Wachovia Securities came, but despite all the hoopala in the local press, Richmond wasn't enough of a draw to keep it here. Given its rather bungled merger with A.G. Edwards, it might have well have stayed here anyway.
    The problem with Richmond is that despite its pretensions, it does not have the academic base to be a world-class draw. U of RIchmond doesn't do much research and VCU has so blemished itself of late that it will take years before it cleans up its reputation and that will happen only after Trani leaves next year.
    The saddest part of all of this is that Richmond is still basically a tobacco town. The fact that they did so much to grab Philip Morris says it all. And PM isn't likely to leave — not many other towns would want it.

    Peter Galuszka

  2. Larry Gross Avatar
    Larry Gross

    I think knowing the answer as to why a company located in one place rather than other places….

    i.e. NoVa rather than Richmond or Roanoke….

    knowing that answer… is key to any citified economic development strategies…

    otherwise… we’re turning a steering wheel and shifting gears on equipment that does not really connect to the fighting gear…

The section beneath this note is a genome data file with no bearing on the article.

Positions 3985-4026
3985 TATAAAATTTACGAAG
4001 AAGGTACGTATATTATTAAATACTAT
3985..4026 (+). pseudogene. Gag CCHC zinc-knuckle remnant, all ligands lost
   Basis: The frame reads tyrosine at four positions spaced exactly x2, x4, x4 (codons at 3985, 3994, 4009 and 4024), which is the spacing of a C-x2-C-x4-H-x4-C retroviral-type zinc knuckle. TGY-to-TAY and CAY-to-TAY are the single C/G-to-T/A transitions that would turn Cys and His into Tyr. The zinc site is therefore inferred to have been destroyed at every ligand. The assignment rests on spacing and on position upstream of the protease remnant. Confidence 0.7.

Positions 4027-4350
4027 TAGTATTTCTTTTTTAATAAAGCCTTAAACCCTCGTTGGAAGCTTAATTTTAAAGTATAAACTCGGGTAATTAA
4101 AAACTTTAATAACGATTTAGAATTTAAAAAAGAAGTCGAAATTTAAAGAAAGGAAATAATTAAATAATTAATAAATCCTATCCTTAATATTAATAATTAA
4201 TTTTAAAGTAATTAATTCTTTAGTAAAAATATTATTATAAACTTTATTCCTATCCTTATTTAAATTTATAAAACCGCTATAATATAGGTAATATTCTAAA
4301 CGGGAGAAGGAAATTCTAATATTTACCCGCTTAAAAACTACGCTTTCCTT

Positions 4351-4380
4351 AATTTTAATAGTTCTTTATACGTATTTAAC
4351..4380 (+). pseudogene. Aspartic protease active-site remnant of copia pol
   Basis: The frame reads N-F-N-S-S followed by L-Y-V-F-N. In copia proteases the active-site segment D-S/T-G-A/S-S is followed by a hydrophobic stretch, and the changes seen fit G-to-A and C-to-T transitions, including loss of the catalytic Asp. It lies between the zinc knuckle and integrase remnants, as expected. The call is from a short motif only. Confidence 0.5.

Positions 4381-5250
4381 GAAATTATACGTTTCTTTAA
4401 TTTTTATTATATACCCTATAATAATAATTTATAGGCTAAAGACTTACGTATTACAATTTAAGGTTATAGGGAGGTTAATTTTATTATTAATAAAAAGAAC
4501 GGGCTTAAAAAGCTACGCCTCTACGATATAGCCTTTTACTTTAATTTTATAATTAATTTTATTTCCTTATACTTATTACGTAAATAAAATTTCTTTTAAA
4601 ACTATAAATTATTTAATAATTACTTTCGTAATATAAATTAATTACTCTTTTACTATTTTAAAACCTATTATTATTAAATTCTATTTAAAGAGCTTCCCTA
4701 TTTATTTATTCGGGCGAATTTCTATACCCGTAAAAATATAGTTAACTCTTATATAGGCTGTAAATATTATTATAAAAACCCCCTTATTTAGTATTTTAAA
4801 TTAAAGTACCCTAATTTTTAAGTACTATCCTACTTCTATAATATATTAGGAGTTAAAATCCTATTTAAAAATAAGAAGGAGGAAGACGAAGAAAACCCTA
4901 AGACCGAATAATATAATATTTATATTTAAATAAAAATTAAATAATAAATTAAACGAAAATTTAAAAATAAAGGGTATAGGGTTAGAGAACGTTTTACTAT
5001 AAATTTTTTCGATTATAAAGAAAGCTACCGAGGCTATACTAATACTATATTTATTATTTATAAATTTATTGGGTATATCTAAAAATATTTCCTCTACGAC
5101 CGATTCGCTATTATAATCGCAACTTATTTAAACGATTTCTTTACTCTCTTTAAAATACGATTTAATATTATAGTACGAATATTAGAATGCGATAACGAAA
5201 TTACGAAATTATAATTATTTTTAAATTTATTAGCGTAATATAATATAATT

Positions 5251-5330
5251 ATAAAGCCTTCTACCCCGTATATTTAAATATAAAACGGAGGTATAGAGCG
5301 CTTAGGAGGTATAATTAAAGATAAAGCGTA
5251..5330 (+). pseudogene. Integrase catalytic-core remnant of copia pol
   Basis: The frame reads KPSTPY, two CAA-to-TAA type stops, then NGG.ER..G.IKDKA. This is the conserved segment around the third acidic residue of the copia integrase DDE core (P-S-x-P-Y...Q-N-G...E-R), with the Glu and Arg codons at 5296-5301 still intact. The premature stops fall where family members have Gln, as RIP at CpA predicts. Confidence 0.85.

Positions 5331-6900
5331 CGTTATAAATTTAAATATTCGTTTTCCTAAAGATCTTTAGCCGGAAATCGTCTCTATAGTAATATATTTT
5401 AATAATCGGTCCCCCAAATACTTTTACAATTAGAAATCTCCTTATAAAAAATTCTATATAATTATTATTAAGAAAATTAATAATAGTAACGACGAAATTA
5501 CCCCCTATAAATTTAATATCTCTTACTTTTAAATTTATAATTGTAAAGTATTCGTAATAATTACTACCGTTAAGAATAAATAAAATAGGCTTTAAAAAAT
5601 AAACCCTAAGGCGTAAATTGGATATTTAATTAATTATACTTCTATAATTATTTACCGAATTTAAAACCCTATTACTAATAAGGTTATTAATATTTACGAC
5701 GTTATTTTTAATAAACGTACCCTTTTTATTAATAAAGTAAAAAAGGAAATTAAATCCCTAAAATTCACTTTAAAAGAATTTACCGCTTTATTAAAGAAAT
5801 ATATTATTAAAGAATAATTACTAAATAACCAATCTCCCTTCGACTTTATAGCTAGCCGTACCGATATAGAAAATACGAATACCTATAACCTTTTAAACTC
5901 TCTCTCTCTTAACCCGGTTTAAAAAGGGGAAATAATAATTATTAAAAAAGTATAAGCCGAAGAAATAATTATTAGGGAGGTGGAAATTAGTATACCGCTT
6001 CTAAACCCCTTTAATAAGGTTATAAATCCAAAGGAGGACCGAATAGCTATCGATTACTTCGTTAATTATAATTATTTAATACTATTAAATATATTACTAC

3. Larry Gross Avatar
    Larry Gross

    more FYI fodder:

    2008 Best Performing Cities – 200 Largest


    The Milken Institute/Greenstreet Real Estate Partners Best Performing Cities Index ranks U.S. metropolitan areas by how well they are creating and sustaining jobs and economic growth.

    NoVa is 41
    Lynchburg is 71
    Richmond is 102

    The rating criteria are:

    5-yr Job Growth
    1-yr Job Growth
    5-yr Wages & Salaries Growth
    1-yr Wages & Salaries Growth
    Job Growth
    5-yr Relative HT GDP Growth
    1-yr Relative HT GDP Growth
    High-Tech GDP LQ
    # of HT GDP LQs Over 1

  4. Anonymous Avatar

    I read an article a couple of days ago about Tata, the Indian manufacturer of cars and many other things. Apparently, they have proven a concept to power cell towers with fuel cells. This will dramatically increase productivity for the rural poor of India, and more importantly put India on the map as a producer of key technologies; not just a producer of cheap human resources.

    India’s government has been working side by side with private sector firms to build out infrastructure to support growth. The public and private sector seem to be in alignment with one another.